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        Molecular mechanism for distinct neurological phenotypes conveyed by allelic truncating mutations.

        The molecular mechanisms by which different mutations in the same gene can result in distinct disease phenotypes remain largely unknown. Truncating mutations of SOX10 cause either a complex neurocristopathy designated PCWH or a more restricted phenotype known as Waardenburg-Shah syndrome (WS4; OMIM 277580). Here we report that although all nonsense and frameshift mutations that cause premature termination of translation generate truncated SOX10 proteins with potent dominant-negative activity, the more severe disease phenotype, PCWH, is realized only when the mutant mRNAs escape the nonsense-mediated decay (NMD) pathway. We observe similar results for truncating mutations of MPZ that convey distinct myelinopathies. Our experiments show that triggering NMD and escaping NMD may cause distinct neurological phenotypes.
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          GATA6 haploinsufficiency causes pancreatic agenesis in humans.

          Understanding the regulation of pancreatic development is key for efforts to develop new regenerative therapeutic approaches for diabetes. Rare mutations in PDX1 and PTF1A can cause pancreatic agenesis, however, most instances of this disorder are of unknown origin. We report de novo heterozygous inactivating mutations in GATA6 in 15/27 (56%) individuals with pancreatic agenesis. These findings define the most common cause of human pancreatic agenesis and establish a key role for the transcription factor GATA6 in human pancreatic development.
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            Author and article information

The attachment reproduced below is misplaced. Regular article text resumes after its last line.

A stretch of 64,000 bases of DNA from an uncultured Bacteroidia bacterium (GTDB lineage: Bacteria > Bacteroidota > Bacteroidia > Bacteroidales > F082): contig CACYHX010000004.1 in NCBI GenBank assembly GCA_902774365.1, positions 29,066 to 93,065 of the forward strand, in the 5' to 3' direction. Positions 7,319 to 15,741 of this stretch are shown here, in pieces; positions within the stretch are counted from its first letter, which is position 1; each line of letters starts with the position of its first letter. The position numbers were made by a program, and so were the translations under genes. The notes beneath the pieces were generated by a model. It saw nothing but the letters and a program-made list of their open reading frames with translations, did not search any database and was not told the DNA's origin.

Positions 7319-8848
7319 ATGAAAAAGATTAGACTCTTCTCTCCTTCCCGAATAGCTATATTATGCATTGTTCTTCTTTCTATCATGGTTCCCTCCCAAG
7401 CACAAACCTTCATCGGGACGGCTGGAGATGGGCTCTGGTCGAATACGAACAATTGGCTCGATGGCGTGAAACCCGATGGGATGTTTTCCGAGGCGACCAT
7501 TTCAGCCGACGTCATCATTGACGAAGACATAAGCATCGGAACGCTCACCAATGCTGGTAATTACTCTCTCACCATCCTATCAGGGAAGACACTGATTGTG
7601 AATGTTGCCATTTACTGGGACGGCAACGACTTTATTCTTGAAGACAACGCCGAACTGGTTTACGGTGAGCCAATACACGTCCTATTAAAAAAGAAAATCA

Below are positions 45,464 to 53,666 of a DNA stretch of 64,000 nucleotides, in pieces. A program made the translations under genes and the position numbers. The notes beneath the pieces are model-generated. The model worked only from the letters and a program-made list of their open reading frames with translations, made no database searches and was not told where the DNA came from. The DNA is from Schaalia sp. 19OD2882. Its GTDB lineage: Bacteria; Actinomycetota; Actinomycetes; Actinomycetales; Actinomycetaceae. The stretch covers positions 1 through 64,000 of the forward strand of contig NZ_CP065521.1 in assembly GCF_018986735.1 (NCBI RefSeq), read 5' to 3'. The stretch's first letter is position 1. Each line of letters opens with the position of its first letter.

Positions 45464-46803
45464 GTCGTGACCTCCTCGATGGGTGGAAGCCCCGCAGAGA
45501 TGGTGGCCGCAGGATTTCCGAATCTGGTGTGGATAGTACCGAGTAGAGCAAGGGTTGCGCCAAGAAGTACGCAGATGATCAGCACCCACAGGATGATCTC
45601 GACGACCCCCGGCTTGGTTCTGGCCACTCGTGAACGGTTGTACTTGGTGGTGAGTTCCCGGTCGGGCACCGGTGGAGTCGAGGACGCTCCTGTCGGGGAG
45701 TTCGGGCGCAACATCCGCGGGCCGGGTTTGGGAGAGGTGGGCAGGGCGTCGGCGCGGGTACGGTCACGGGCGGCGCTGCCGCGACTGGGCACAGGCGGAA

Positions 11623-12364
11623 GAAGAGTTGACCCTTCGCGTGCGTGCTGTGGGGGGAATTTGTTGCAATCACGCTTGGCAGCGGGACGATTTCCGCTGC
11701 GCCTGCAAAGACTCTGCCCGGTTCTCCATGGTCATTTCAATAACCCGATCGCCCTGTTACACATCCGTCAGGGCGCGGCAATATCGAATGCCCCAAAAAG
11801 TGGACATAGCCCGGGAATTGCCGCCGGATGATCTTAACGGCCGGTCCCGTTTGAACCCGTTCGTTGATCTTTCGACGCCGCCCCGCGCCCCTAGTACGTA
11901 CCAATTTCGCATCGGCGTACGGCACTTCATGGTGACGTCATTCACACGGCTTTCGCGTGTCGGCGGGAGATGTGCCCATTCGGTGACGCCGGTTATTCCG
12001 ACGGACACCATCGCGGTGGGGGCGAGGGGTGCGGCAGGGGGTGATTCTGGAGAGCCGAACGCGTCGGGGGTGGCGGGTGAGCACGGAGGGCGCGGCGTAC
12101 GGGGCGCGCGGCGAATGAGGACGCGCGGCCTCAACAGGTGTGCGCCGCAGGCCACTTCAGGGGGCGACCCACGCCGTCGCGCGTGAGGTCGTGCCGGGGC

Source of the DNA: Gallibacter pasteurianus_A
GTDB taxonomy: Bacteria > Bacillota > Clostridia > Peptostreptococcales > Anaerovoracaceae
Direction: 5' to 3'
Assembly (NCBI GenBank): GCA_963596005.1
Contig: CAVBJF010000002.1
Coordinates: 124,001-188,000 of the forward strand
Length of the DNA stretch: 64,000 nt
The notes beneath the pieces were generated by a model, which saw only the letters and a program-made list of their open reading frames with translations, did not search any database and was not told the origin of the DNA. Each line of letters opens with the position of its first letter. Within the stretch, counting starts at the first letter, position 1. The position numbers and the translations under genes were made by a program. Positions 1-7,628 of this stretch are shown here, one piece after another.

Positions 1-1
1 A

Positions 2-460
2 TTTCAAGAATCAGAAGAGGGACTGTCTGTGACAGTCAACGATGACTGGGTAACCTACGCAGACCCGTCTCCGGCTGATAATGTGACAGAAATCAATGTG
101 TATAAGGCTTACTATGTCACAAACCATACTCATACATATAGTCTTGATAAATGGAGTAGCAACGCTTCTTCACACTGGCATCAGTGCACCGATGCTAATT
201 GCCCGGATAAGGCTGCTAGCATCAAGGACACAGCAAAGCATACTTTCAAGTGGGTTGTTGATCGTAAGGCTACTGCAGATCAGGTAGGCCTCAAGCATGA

Affiliations
            [1 ]Institute of Biomedical and Clinical Science, University of Exeter Medical School , Exeter, UK
            [2 ]Endocrinology Unit, Faculty of Medicine, Department of Pediatrics, Eskişehir Osmangazi University , Eskişehir, Turkey
            Author notes
            [* ]Royal Devon and Exeter NHS Trust, Institute of Biomedical Science , Barrack Road, Exeter EX2 5DW, UK. Tel: +01392 411611; E-mail: sian.ellard@ 123456nhs.net
            [3]

            Current address: St Michael's Hospital, University Hospitals Bristol NHS Foundation Trust, Southwell Street, Bristol, UK.

            [4]

            These authors contributed equally to this work.

            Journal
            Eur J Hum Genet
            Eur. J. Hum. Genet
            European Journal of Human Genetics
            Nature Publishing Group
            1018-4813
            1476-5438
            December 2015
            12 August 2015
            1 December 2015
            : 23
            : 12
            : 1744-1748
            26264437
            4795203
            ejhg2015161
            10.1038/ejhg.2015.161
            Copyright © 2015 Macmillan Publishers Limited

            This work is licensed under a Creative Commons Attribution 4.0 International License. The images or other third party material in this article are included in the article's Creative Commons license, unless indicated otherwise in the credit line; if the material is not included under the Creative Commons license, users will need to obtain permission from the license holder to reproduce the material. To view a copy of this license, visit http://creativecommons.org/licenses/by/4.0/

            Categories
            Short Report

            Genetics